A British vote to leave the European Union would hit large German banks, given their heavy exposure to London, the head of German financial watchdog Bafin said in an interview with German newspaper Tagesspiegel as reported by Reuters. Bafin President Felix Hufeld told the newspaper that if there was a Brexit – “the biggest banks would have the biggest problems … they have the most activities in, and with, London,” he said.
Both Deutsche and Credit Suisse have massive derivative books and exposure and the bankruptcy of either one could lead to the EU’s ‘Lehman moment.’ Indeed, it could contribute to the collapse of the ‘single’ currency and indeed the global banking system. To those who say that this could not happen, it is worth remembering – lest we forget – that we came very, very close to that just eight short years ago.
Yet, the root cause of the initial crisis – insolvent banks and an insolvent world – has not been addressed since then. Indeed the financial position of banks and much of the western world today is arguably much worse than it was in 2008.
Gold and silver are reflecting the fact that we have a massive global financial bubble, especially in western bond markets and arguably in the U.S. stock market. This huge bubble is based on ultra loose monetary policies and the creation of currency to artificially support and pump up to record highs global bond markets. The bubble is beginning to unravel before our eyes.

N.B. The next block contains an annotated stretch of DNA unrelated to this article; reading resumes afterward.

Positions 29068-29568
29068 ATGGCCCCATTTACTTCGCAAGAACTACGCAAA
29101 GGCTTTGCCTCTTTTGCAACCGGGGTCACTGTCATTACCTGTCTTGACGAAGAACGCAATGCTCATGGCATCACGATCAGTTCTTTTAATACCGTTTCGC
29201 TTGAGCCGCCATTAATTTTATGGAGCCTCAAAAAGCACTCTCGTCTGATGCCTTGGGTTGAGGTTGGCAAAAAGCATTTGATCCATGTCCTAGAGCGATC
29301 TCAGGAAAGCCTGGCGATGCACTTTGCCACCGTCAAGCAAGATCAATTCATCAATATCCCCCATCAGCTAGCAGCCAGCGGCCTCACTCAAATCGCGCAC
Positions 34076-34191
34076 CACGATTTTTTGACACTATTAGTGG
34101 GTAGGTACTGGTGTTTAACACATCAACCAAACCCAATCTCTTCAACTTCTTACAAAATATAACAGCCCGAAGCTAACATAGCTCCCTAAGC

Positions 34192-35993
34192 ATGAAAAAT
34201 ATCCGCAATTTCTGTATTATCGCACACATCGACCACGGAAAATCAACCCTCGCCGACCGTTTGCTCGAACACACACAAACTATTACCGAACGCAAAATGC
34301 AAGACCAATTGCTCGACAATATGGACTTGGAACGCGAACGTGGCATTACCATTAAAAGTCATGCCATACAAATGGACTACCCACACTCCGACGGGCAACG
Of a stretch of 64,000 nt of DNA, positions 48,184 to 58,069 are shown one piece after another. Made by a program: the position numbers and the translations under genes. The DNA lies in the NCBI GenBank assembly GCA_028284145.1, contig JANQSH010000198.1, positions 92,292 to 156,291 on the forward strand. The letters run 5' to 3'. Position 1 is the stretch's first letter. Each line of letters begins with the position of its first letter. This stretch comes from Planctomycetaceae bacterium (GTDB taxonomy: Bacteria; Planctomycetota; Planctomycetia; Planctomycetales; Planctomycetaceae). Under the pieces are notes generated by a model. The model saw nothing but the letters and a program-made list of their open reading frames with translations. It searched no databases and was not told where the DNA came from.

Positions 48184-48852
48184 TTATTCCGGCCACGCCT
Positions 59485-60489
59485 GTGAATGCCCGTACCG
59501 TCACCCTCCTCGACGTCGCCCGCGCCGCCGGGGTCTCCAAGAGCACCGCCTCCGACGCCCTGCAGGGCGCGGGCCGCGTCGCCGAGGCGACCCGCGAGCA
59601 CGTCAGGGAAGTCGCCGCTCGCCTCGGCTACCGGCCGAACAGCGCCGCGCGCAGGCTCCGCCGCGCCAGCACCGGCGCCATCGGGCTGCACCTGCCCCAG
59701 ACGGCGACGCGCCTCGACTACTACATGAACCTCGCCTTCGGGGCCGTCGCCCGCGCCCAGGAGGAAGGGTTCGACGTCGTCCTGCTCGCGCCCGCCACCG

The global financial system is a complete mess and the drum beat of bank bail-ins and currency devaluations grows louder by the day. Gold and silver have protected investors so far in 2016, as they have done throughout history and will do in the coming years.
Gold and Silver News
Gold holds overnight gains, heads for fifth weekly gain (Reuters)
Gold Advances for Fifth Week as Central Banks Poised for Easing (Bloomberg)
Gold bulls buoyed by prospect of Brexit swaying Fed (Reuters)
London gold trade agrees reforms to boost transparency (Reuters)
JPMorgan beats traders in silver futures rigging lawsuits (Reuters)
Gold Miners’ Debt Hangover Eases as Bullion Gets Brexit Boost (Bloomberg)
Cheap Gold Mines Disappear as Buyers Splurge for Surging Bullion (Bloomberg)
British bonds go negative as Bank of England plans more money creation (FT via GATA)
Brexit won’t hit global growth, but it does make one big difference (Money Week)
Brexit Fever Spreads: Austria and Holland are Next Up to Leave EU (Gold Seek)
Making The Case For $12,000 Gold And $360 Silver (Silver Seek)
Read More Here
Gold Prices (LBMA AM)
01 July: USD 1,331.75, EUR 1,199.51 & GBP 1,001.34 per ounce
30 June: USD 1,317.00, EUR 1,183.59 & GBP 976.82 per ounce
29 June: USD 1,318.00, EUR 1,191.64 & GBP 984.36 per ounce
28 June: USD 1,312.00, EUR 1,185.79 & GBP 985.84 per ounce
27 June: USD 1,324.60, EUR 1,200.49 & GBP 996.36 per ounce
24 June: USD 1,313.85, EUR 1,181.28 & GBP 945.58 per ounce
23 June: USD 1,265.75, EUR 1,112.22 & GBP 850.96 per ounce
Silver Prices (LBMA)
01 July: USD 19.24, EUR 17.29 & GBP 14.48 per ounce
30 June: USD 18.36, EUR 16.48 & GBP 13.61 per ounce
29 June: USD 18.21, EUR 16.42 & GBP 13.55 per ounce
28 June: USD 17.57, EUR 15.84 & GBP 13.17 per ounce
27 June: USD 17.70, EUR 16.06 & GBP 13.40 per ounce
24 June: USD 18.04, EUR 16.32 & GBP 13.18 per ounce
23 June: USD 17.29, EUR 15.16 & GBP 11.61 per ounce